Life expectancy by Chicago L stops — the stark data
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It’s probably not a great surprise that someone living in the Loop can typically expect a longer life than people living in large swaths of the South Side.
What may be surprising is just how wide the gap is.
To vividly illustrate that fact — and raise public awareness — researchers at the Virginia Commonwealth University’s Center on Society and Health have released a Chicago L station map titled “Short Distances to Large Gaps in Health.”
In the most extreme example, someone living in the Loop would be expected to live to the age of 85, compared to someone living in the vicinity of the Green Line’s Garfield stop, where the life expectancy is 69 years.
The project, funded by the Robert Wood Johnson Foundation, is looking at life expectancy differences in 20 cities, big and small.
“We wanted to demonstrate that these [differences] aren’t unique to big cities or small towns,” said Derek Chapman, associate director of research for the center.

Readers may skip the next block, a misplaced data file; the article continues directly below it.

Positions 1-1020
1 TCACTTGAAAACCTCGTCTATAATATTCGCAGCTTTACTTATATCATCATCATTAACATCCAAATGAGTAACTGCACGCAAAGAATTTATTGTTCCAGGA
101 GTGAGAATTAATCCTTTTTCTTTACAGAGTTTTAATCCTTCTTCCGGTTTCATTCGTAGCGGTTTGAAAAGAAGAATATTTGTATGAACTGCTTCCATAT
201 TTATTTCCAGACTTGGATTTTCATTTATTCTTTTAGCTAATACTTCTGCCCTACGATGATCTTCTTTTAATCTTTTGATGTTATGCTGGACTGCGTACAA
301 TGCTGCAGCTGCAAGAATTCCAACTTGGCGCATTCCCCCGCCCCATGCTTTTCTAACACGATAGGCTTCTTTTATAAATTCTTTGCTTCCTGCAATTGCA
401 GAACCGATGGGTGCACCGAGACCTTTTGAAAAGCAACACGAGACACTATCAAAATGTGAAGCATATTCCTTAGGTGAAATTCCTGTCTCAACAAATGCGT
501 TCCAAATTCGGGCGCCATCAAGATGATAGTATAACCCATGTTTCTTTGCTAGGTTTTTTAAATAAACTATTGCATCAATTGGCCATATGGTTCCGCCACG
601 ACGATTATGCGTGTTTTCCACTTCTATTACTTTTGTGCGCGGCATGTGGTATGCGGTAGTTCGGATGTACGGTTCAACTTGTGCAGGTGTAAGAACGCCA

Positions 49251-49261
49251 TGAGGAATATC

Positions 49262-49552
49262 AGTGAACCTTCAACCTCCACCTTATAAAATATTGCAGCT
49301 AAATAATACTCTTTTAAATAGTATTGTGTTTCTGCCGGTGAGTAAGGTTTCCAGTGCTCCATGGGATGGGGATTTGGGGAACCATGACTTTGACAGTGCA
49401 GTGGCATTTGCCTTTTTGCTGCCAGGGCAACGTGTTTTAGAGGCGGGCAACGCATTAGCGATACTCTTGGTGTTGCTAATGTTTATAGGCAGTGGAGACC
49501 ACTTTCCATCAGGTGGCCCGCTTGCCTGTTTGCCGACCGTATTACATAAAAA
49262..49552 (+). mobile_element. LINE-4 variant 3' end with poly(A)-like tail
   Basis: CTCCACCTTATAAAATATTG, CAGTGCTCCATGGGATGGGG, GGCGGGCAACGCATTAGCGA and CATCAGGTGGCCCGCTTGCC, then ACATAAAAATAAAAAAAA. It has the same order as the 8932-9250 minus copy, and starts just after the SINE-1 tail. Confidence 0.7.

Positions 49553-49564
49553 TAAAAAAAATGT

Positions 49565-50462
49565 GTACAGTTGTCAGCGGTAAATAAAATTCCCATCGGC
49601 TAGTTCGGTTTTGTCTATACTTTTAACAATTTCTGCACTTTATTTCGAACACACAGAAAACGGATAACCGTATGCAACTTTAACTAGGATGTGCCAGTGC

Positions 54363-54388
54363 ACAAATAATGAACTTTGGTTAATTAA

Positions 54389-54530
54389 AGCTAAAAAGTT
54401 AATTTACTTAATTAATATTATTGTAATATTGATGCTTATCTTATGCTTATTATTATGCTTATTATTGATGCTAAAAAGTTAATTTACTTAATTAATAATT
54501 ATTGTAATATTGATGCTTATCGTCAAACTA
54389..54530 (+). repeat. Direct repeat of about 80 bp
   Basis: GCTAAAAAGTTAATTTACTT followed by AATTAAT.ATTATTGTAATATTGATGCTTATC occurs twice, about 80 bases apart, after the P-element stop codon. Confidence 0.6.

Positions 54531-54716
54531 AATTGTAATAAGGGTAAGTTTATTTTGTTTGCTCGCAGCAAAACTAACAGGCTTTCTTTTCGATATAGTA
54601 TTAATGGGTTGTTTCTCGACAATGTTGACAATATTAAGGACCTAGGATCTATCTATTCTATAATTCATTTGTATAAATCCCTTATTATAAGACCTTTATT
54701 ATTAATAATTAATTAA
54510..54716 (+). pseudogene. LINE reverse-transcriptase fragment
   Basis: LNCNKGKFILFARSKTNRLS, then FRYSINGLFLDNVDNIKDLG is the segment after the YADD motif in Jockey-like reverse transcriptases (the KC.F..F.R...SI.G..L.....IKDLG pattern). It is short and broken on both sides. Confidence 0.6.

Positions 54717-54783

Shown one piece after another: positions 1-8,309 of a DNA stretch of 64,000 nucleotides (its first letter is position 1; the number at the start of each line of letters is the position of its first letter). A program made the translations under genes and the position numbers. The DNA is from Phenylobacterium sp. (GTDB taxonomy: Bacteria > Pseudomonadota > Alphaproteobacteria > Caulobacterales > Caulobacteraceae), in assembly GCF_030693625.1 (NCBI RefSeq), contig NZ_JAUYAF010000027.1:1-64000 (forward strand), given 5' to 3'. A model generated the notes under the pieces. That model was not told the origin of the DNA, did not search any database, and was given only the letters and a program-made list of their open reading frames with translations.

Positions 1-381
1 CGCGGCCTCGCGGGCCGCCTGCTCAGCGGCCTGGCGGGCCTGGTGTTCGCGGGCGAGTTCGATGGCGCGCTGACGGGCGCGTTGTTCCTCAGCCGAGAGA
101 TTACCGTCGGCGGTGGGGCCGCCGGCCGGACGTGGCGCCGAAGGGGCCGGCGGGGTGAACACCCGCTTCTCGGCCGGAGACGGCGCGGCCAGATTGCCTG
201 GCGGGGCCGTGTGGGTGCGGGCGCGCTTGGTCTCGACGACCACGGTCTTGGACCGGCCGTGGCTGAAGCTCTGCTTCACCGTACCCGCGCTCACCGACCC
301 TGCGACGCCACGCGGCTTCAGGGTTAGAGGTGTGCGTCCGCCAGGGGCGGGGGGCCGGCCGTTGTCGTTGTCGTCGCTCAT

The city’s Department of Public Health calculated the life expectancy data using 2009 and 2010 death certificate data from the Illinois Department of Public Health.
Researchers also released data this week for Atlanta, New York and Richmond, Va., with plans in the coming months to release similar information for 15 more cities. The project didn’t examine the possible causes of life expectancy differences, but researchers hope to provoke conversations about the subject, Chapman said.
“Our goal is to help local officials, residents and others understand that there’s more to health than merely health care and that improving health requires having a broad range of players at the table,” Chapman said.